612.616.3296brad@rempeldesign.com
Super Bowl LII

I was really excited when I heard I got to cover my first Super Bowl. I knew I was covering it for awhile but I didn’t want to get too excited or tell anyone in case things changed and I was pulled off the assignment. USA Today sent 12 photographers to cover the game, as well as a few tech people, card runners and 3-4 editors. I found out my shooting position was going to be in a first row seat USA Today purchased for the event. They had seats in each corner of the stadium that would be hard wired into our cameras and images sent directly to the editors in real time as we photographed the game. They also had two stationary people on the field, two field roamers, two people shooting elevated, two stadium roamers getting scenic shots, as well as a number of remote cameras from the rafters. Even though I was shooting from my home town stadium and I covered every game this season, everything about today was different including my shooting position, entry into the stadium, shooting tethered and our workroom. All of this was unfamiliar.

I wasn’t sure what to expect the week leading up to the Super Bowl so I left my calendar pretty wide open just in case. It turned out I was only assigned a handful of things including team arrivals, opening day media event, the Kitten Bowl, and the Super Bowl. I was actually glad I didn’t have too much so I didn’t feel overwhelmed the entire week and I wasn’t stressed at all.

Here is the rundown of Super Bowl Sunday:

  • 8-9am: Team meeting. Covering logistics, assignments, what to shoot, transportation, and security. Our COO covered it extremely well and really got you prepared for the long day ahead. It was very helpful being a first timer.
  • 10am: Arrive at the stadium and get through security which is never fun at US Bank Stadium.
  • 10:30am: Go to our shooting position and test out our hard lines.
  • 11-1pm. Sync cameras, eat, kill time.
  • 1pm: Go outside and photograph the cold (3°F), people arriving, and anything else.
  • 3pm: Go to our seats and photograph warm ups. It was actually a little tough because I was surrounded by Eagles fans for 2 hours with cell phones trying to take pictures the entire time.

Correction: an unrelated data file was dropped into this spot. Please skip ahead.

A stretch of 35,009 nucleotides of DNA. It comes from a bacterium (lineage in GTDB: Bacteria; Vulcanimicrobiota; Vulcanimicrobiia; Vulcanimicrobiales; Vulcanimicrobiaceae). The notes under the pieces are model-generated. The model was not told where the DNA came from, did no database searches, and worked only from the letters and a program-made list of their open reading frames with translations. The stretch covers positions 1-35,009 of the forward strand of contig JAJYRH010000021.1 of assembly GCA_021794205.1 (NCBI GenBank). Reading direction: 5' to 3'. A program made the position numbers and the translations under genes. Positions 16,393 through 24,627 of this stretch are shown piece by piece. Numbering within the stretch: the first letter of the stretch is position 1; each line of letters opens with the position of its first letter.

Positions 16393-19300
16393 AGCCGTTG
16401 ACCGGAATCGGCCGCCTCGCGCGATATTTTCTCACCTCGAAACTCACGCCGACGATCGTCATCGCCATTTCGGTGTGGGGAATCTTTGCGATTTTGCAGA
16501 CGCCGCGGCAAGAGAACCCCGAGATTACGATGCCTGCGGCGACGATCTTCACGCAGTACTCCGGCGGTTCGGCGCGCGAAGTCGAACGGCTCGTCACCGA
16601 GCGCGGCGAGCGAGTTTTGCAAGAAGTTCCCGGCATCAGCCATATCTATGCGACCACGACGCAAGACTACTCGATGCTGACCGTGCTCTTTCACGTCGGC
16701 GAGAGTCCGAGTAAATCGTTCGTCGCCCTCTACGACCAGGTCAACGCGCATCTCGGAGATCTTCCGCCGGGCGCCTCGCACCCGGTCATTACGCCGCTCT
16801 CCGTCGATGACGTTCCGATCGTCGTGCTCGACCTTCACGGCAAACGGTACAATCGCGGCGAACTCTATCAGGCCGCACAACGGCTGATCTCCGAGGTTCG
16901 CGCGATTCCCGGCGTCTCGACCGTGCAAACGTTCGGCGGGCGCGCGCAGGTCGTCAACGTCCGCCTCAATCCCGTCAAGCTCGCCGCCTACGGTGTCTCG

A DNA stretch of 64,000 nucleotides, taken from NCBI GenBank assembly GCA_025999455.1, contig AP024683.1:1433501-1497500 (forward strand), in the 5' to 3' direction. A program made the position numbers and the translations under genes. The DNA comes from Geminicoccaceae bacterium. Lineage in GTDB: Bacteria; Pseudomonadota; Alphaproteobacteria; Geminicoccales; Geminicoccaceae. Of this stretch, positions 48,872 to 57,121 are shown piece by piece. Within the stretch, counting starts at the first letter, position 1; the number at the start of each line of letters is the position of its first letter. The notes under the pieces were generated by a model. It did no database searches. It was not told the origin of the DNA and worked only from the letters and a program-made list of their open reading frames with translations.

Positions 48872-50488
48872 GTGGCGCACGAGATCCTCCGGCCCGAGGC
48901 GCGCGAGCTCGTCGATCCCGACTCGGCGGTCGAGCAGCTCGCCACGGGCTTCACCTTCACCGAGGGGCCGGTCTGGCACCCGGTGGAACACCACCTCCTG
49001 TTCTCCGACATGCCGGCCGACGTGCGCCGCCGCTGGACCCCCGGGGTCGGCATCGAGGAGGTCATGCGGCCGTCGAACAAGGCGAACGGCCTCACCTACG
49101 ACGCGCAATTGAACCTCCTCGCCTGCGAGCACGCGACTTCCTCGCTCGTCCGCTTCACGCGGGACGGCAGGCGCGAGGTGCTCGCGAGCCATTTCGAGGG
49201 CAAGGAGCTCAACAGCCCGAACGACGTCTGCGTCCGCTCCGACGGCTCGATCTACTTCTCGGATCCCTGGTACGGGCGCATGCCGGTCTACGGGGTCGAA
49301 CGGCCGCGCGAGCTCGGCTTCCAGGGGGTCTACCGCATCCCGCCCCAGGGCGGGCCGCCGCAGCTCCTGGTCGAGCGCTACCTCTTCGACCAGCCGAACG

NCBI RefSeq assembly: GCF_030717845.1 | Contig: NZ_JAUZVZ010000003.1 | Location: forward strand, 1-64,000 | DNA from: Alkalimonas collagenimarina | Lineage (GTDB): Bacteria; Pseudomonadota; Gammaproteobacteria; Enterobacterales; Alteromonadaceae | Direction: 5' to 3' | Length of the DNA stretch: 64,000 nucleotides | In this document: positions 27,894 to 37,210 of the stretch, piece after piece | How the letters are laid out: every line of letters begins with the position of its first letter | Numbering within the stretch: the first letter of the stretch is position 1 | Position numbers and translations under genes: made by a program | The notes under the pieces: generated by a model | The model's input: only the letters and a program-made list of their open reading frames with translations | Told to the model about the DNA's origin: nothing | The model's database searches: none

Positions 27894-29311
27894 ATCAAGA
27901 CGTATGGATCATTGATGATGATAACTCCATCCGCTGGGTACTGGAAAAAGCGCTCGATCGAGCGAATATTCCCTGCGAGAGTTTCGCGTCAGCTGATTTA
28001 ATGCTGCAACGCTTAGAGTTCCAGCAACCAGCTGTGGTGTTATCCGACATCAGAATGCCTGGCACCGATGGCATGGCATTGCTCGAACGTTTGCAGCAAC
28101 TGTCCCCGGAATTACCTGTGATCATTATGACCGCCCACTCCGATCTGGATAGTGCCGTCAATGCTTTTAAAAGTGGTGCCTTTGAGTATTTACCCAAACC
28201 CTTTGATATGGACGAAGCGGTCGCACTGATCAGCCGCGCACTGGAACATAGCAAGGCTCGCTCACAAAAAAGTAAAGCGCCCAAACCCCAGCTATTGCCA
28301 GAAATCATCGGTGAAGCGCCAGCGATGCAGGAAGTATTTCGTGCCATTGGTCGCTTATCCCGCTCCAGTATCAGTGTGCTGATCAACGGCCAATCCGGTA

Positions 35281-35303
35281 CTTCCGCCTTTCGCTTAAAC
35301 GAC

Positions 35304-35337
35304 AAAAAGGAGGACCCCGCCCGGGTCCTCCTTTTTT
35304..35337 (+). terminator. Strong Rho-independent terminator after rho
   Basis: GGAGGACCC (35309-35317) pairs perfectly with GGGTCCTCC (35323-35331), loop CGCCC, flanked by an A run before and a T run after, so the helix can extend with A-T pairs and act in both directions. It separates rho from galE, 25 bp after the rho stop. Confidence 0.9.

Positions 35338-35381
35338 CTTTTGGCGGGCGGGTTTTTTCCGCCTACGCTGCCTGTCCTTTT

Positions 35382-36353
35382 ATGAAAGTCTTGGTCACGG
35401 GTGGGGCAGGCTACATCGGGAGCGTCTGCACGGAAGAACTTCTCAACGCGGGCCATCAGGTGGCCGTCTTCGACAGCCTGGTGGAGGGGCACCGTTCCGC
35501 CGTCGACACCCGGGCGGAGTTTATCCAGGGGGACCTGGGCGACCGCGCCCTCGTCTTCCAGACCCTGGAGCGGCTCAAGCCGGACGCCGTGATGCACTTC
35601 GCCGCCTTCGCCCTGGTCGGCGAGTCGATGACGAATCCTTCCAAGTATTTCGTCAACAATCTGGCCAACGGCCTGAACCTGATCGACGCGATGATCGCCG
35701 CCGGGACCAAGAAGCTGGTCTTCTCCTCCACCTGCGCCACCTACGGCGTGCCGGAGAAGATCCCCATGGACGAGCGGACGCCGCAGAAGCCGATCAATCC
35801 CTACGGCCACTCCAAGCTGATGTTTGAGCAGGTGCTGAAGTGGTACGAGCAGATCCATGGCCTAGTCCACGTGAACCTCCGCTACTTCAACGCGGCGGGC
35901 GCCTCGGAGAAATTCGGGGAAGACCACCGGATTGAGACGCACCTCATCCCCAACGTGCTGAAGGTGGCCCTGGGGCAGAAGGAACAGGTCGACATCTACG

• 5:30pm: Game time and start photographing the game. Once the game started it felt like every other game I did all year. You’re just photographing another game.
  • 9pm: Post game celebration. It turned out I had a terrible spot to get a lot of post game celebration. I was behind the stage and there wasn’t a lot to photograph but you work with what you got and shoot what you can.

Arrivals, Opening Day, Kitten Bowl

 

National Anthem by Pink and halftime with Justin Timberlake

 

Game Action

 

Post Game Celebration

 

Swag, Souvenirs, and Work Crew


My final thoughts. Overall it was a really incredible experience going to my first and hopefully not last Super Bowl.  Shooting elevated in the stands was great for getting clean shots without players in the way but it lacks the cool field level angle. I regret not having a stadium wide angle shot with a remote for my own personal use and I felt like I should have taken more photos and videos of myself to document everything at the game. Pretty minor hindsight regrets.

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Sony A7R3 Initial Thoughts

So I recently jumped on the Sony bandwagon and purchased the new Sony a7r iii. I was in the market to replace my aging Canon 1D Mark IV with the 5D Mark IV. I own two Canon 1DX’s and I wanted a smaller travel landscape camera that I could still use for sports and remote shots if needed. Sony then released the a7r3 and it looked so amazing on paper I had to try it out. So after a lot of reading, educating myself and asking questions, I took the leap and made the purchase. I figured the worst case scenario is if I really hated the camera, I could sell it and still purchase the Canon 5D IV and not lose any money.